In any case, shortly after he signed the deal, the market went down. Twitter’s inventory closed at $44.48 on April 12, the day earlier than Musk announced his offer; he agreed to pay $54.20 per share (420 is a weed joke). Since then Twitter has absolutely misplaced worth: The inventory closed at $36.81 on Friday, and different social-media shares are down considerably since April. (Snap Inc. is down about 57% since April 13; even Meta Platforms Inc. — Fb — is down greater than 20%.) In the meantime, Tesla Inc. inventory, the principle supply of Musk’s wealth, is down virtually 27% since he introduced his supply for Twitter. Twitter is value lower than Musk agreed to pay for it, and Musk is much less wealthy than he was when he agreed to purchase it. These will not be legitimate causes for Musk to get out of the deal: The legally binding merger agreement that Musk signed with Twitter doesn’t permit him to terminate the deal as a consequence of modifications within the inventory market or his personal wealth. However they’re causes that Musk would possibly need to get out of the deal, even when he wasn’t kidding when he first signed it.

Nonetheless, one ought to stay open to the likelihood that he was kidding when he first signed the deal. “Elon Musk had a well-thought-out enterprise and monetary plan for Twitter that labored within the financial situations of early April 2022, however situations have modified and the mannequin not works” doesn’t strike me as probably the most believable description of what’s going on right here. “Elon Musk whimsically thought it is perhaps enjoyable to personal Twitter, so he signed a merger settlement with out taking it too significantly after which misplaced curiosity every week later” feels extra true to the state of affairs. My first response to his proposal to purchase Twitter, that it was a joke, could have been the right one. He was simply much more dedicated to the bit than I anticipated.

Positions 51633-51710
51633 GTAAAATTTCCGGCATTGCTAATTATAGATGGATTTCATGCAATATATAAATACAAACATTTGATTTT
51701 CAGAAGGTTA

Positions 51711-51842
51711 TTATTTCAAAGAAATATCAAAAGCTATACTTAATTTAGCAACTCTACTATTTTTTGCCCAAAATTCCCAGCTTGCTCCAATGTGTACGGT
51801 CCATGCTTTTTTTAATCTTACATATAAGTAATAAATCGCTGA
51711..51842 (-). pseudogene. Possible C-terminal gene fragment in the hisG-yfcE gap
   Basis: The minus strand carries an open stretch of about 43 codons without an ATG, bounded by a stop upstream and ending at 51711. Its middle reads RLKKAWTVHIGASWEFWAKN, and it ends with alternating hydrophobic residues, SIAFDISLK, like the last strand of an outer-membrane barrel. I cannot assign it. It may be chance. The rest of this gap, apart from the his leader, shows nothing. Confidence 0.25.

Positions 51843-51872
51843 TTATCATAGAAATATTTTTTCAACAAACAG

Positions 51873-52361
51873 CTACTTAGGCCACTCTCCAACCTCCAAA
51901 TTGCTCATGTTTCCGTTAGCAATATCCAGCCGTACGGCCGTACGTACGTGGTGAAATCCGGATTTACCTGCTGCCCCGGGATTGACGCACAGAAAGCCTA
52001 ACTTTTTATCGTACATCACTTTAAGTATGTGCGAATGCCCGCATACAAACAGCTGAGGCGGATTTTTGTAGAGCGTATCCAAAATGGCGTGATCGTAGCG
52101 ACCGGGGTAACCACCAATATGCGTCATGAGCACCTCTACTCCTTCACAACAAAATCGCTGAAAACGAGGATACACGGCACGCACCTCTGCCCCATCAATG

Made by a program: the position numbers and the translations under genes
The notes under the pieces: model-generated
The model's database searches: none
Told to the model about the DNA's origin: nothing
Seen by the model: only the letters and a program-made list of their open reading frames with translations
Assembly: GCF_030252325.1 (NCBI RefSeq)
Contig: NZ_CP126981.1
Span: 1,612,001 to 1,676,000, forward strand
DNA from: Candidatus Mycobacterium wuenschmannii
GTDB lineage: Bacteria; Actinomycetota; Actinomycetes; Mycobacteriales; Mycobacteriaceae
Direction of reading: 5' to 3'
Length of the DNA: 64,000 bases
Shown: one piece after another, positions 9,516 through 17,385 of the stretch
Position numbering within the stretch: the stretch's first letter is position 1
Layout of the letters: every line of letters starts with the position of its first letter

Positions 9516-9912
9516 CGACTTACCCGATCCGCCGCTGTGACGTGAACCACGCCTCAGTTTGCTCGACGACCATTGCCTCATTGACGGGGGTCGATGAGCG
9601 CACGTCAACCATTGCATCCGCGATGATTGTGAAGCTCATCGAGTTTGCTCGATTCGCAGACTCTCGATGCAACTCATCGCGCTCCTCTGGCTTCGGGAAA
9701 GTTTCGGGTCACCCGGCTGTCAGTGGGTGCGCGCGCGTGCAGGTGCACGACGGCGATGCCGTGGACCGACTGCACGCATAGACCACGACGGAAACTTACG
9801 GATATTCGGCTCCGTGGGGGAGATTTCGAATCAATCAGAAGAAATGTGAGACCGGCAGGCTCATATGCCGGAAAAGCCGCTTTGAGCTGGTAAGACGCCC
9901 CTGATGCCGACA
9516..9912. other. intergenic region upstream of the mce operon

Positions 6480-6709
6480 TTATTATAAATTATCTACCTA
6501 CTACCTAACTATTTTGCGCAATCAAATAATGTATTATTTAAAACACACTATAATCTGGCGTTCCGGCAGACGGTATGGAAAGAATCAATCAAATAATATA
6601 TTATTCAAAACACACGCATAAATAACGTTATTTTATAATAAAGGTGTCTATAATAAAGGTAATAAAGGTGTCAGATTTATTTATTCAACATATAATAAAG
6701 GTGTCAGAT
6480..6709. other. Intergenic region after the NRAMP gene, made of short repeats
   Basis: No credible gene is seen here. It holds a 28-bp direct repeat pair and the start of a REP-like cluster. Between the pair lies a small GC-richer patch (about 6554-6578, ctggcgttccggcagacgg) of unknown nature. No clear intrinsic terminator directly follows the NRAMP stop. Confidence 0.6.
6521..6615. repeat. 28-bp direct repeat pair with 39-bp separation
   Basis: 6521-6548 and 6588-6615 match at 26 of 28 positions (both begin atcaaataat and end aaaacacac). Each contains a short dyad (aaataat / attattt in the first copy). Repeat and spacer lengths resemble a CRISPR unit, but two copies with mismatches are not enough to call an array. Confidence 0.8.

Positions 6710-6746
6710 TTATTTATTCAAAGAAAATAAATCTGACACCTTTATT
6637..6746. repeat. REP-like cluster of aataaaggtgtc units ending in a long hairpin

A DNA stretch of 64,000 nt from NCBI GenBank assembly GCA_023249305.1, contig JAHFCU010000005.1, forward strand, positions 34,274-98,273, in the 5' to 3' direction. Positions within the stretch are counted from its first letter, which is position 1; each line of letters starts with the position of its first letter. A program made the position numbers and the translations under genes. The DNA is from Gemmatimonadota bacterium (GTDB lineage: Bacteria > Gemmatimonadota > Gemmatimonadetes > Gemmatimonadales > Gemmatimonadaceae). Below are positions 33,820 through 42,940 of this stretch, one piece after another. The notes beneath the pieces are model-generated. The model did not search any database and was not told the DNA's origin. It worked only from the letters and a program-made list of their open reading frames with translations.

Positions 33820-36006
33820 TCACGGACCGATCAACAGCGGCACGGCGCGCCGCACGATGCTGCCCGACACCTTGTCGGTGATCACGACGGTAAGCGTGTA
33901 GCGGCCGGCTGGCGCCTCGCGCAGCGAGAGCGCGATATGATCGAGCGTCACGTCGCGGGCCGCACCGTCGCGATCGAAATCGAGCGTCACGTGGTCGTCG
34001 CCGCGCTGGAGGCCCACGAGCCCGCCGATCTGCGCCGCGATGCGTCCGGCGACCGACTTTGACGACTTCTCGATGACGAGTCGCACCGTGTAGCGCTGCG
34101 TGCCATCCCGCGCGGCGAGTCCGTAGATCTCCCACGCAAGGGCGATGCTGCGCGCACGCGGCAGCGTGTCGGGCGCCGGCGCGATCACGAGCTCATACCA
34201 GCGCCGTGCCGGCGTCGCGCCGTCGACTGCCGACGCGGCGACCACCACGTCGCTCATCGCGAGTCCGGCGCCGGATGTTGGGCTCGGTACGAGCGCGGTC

Anyway:

Elon Musk stated he’s terminating his $44 billion settlement to accumulate Twitter Inc. and take it personal, triggering a authorized combat with the corporate.

Twitter has made “deceptive representations” over the variety of spam bots on the social community, and hasn’t “complied with its contractual obligations” to supply details about find out how to assess how prevalent the bots are, Musk’s representatives stated Friday in a letter to Twitter as a part of a regulatory submitting.

Twitter stated it would combat again in court docket.

Right here is the letter, signed by Mike Ringler of Skadden, Arps, Slate, Meagher & Flom LLP, Musk’s lawyer. It … ehhhhhhh. Ehhhhhhhhhhhhhhh. Do now we have to speak about this? Nice. Ringler provides three pretexts for why Musk ought to be allowed out of the deal…

 

Go see the total column here.

 

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1. That is an *uncommon* rich-person interest, however under no circumstances an *unprecedented* one. Famously Donald Trump spent a while within the Eighties pretending he was going to purchase public firms. However he did this as a solution to make cash — by extracting greenmail out of the businesses — whereas Musk appears to do it largely for enjoyable.

2. And, let’s face it, writers of monetary newsletters.